Let’s ignore all the political issues here – PhysX support in games isn’t as widespread as you’d imagine, there are other more established physics engines already in use, it’s all a big money-making conspiracy and so on – and see what can be done to make UT3 look even better.

Annoyingly, nothing can be done just now. The facts are thus:

  • While you ought to be able to get a Radeon and a Geforce working as video cards in the same computer, it’s logically impossible to do so in Windows Vista. Due to something technical to do with the new-in-Vista Windows Display Driver Model, you can’t run more than one video driver at once; you can either have NVidia’s drivers and use the Geforce for video and PhysX, or ATI’s drivers and use the Radeon on its own, and the other card just sort of flaps uselessly in the breeze.
  • Geforce PhysX won’t work without the Geforce drivers running anyway, and NVidia obviously had no reason at all to do it any other way (why wouldn’t you want to run the NVidia drivers, except perhaps to get around other limitations and use it in conjunction with a rival’s hardware?).
  • Windows XP does not have the WDDM limitation; the Radeon-video-plus-Geforce-PhysX thing has been done, but of course you’re stuck with DirectX 9, and XP’s interface, and XP’s hardware support, and all the other reasons plenty of users go with Vista instead.
  • You do have the option of buying an actual standalone card; Ageia designed PhysX cards before they were bought out by NVidia and made to do it on their cards instead. While owning such a thing would be pretty cool, they’re now rare, very expensive, and I can’t help but think it’d be pathetic compared to a modern Geforce card at what it’s designed to do (I have no knowledge whatsoever of how powerful certain cards are compared to others, but I can’t help but imagine a GTX280 would handle it better than a two year old PCI card).
  • There was a lot of talk about PhysX running on a Radeon, but efforts to make it a reality seem dead in the water despite valiant efforts.

Windows 7, the successor to Vista, will avoid the single-WDDM-driver problem, and at least one enterprising nutter has already had his 8500GT running numbers for a 4870 in an early test build. 7 is apparently slated for release in mid-2009, so we may only have six or seven months to wait for an OS that will do what we want.

It just remains to be seen whether my now-redundant 8600GT will have found a better home in the meantime.


It works in Windows 7 – see my other post for details!

my daring experiment

Thursday, September 4th, 2008

My current laptop is now more than three years old. I bought it in mid-2005 as a kind of uni-and-netgaming workhorse, which purpose it served very well. I’m still using it on and off, out and about and at home away from the desktop, mainly as a glorified mp3 player/MSN chatting device/internet browsing object.

I bought it with two batteries, which in 2005 were capable of running this thing – a 1.6ghz Pentium M Centrino laptop with 15″ LCD – for over ten hours straight. I barely took my power adapter anywhere, except for the first few days before it knew what the hell kind of battery life it possessed.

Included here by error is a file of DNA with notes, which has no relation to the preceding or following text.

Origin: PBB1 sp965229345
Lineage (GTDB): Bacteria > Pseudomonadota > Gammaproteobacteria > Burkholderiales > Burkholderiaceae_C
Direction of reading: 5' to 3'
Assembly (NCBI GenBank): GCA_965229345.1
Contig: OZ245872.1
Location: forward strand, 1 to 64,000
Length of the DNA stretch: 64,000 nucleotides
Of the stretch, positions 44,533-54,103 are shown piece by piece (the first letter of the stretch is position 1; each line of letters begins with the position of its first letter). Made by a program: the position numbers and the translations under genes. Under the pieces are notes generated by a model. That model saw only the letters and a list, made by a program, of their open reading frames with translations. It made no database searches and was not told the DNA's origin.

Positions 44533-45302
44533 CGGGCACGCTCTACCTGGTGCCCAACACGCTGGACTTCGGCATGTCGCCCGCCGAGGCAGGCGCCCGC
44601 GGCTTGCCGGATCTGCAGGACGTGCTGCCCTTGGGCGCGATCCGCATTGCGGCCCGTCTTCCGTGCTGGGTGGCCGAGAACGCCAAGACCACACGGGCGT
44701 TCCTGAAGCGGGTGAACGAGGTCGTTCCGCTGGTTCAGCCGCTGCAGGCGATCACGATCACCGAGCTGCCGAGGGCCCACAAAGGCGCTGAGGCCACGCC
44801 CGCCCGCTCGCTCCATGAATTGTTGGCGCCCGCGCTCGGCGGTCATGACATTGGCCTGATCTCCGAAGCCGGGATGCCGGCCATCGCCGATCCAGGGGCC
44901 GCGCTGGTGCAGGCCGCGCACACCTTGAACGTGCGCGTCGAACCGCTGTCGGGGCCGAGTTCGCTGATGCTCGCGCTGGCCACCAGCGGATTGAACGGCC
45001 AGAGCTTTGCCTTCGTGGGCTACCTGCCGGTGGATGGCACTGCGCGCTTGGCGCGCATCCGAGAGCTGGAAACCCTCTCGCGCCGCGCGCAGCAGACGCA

Even today, new laptops are considered awesome and portable and convenient if they manage 3 hours between charges.

Currently I’m eyeing off my next huge waste of money drool-inducing plaything thoroughly justifiable computer purchase, and was curious about how much of my battery life had actually been lost, for purposes of reselling.

I started scribbling times and percentages down in my trusty old notepad.exe, before wondering about the easiest way to convert the data to some kind of pretty chart for blogging the whole adventure. I was about to go download openoffice again, before remembering Google had some kind of web-based office clone of its own.

And, as it turns out, Google Docs is actually pretty damn cool.

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the coolest 3G problem ever

Monday, September 1st, 2008

3G modems – those little white USB bubbles – are well-designed things. They don’t give you a long enough USB cable to make data/power loss an issue, they don’t get ridiculously hot on your leg, and they generally just work.

The coolest part by far is how they detect as a device – they show up as USB mass storage, basically an inbuilt flashdrive, from which you can install all the software you need to use it as a modem. Once the drivers are installed, they re-detect and bring up the modem as a device as well. Hundreds of different devices would be improved by supplying drivers this way; it’s brilliant and elegant and fool-proof.

Well, nearly. A guy brought his PC in today, and presented me with the following error message:

Not actually having been given the error number it mentions, I was left in the dark; this would pop up about 10 seconds after trying to dial the ISP with the thing, and of course there was no net access afterwards. Being told about a closed port was an annoying red herring – I wish people designed error messages with their mothers in mind as the target user.

I was actually trawling through his BIOS settings for the fix to an unrelated problem when I saw someone’d turned off Plug and Play support for compatible operating systems. Windows XP, of course, supports this readily, so I flicked it back on and that was that – the modem started working.